Powers: Feast or famine, Wild’s ultimate fate won’t be surprising
St. Paul Pioneer Press
The Wild are a most confounding hockey team. These fellows could very well make a run at the Stanley Cup. Or they could fizzle and miss the playoffs.
And neither scenario would surprise me.
The Wild began their stretch drive Thursday night in Edmonton. From here, it’s all a mystery. But I see parallels between this team and the 2002-03 team that went all the way to the conference final. Granted, I might be searching for rainbows here, but both teams had problems scoring. Both played a finesse game. Both rode red-hot goaltending during the regular season. The difference is that a couple of forwards got hot in the playoffs 11 years ago.
Currently, Minnesota has a tremendous amount of speed and skill up front — but little scoring touch. Usually, the scoring touch is part of the speed and skill package, but not this time. So the Wild often control the puck for 40 of the 60 minutes while managing to squeeze out a 2-1 victory. They’ll also fly down the ice in transition and miss the net. In any event, they struggle to get on the scoreboard.
As the trade deadline approaches, people ask what the Wild most need. I always tell them: the Dany Heatley of five years ago — a pure sharpshooter who can finish off a play.
The low-scoring 2002-03 Wild shocked the NHL by making it to the conference final. That came in just their third year of existence, and it was an example of a Jacques Lemaire team at its lockdown finest. That team wasn’t nearly as talented as this team, but it caught fire at just the right time.
Minnesota had just two players with 20 or more goals that year: Marian Gaborik with 30 and Pascal Dupuis with 20. Overall, that team managed 198 goals. The current Wild will have to average more than two per game the rest of the way to beat that mark, so regardless of style, the results have been similar.
Dwayne Roloson and Manny Fernandez were brilliant in net and, combined with a ferocious trapping game, helped compensate for a mediocre group of defensemen and a dire lack of scoring. The Wild’s performance this season also has been fueled by goaltending. Josh Harding and Darcy Kuemper have helped to compensate for a very low-scoring offense and an overall mediocre group of defensemen.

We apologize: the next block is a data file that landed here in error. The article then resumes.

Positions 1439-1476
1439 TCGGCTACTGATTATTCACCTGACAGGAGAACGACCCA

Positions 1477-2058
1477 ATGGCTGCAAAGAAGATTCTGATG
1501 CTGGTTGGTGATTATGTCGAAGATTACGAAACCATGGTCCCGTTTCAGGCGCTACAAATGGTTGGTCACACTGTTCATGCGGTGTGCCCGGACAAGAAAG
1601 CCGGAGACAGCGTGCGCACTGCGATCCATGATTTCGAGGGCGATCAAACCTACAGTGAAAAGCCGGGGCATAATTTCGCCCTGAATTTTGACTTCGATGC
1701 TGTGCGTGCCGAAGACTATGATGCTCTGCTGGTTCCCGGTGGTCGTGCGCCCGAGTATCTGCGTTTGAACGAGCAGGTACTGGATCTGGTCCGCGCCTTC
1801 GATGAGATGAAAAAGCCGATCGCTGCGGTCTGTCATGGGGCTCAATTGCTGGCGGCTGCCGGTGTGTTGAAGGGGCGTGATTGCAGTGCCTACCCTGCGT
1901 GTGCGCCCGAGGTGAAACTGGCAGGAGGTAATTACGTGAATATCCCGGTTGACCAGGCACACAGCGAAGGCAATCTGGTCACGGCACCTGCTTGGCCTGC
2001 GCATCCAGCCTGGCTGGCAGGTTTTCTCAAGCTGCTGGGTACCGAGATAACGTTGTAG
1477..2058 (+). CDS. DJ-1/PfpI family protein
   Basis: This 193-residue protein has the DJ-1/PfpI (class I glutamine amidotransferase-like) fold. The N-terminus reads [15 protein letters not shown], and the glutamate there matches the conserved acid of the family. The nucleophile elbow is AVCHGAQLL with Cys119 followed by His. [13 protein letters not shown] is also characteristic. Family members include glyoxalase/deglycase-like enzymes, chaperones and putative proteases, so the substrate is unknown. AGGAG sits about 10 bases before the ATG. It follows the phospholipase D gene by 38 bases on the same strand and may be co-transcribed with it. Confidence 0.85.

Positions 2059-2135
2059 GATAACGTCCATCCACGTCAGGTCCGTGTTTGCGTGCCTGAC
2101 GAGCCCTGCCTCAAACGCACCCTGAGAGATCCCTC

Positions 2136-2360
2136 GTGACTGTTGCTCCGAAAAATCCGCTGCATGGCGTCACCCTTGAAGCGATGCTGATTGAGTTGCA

And I can’t help but wonder if Ryan Suter might be even more effective on offense if he had more left in his tank by game’s end. All top defensemen play a lot of minutes, of course, but Suter is averaging more than 30 and talks about “managing” his ice time. If he were a bit fresher, he might be able to make more dynamic plays on offense, especially late when the score always seems to be tied. But no other pairing can handle the additional minutes needed to cut him a break.
That ’02-’03 team played well enough down the stretch, and then everything came together in the playoffs. Gaborik, who could not buy a goal during the last month of that regular season, scored nine in 18 playoff games. Pascal Dupuis also turned it up, scoring seven. And checking center Wes Walz scored seven playoff goals, two of which were game-winners.
So in ’02-’03, the goaltenders were outstanding, the team stuck to its system and hung in there until a couple of forwards went on a roll. Then it made a great run. So far, the current Wild have exhibited outstanding goaltending and have remained true to their system (for better or for worse). They also are hanging in there despite injuries. All they need is for a couple of their talented forwards to get hot at the right time.
Clearly, we are comparing apples and oranges. There is no smothering trap here today. But there is superior talent on the forward lines. Will someone lead the way into the first round and beyond? The Wild have plenty of forwards with the potential to go on a streak. It’s a scenario to consider. Or not.
Either way, I wouldn’t be surprised.
The Pioneer Press is a media partner with Forum News Service.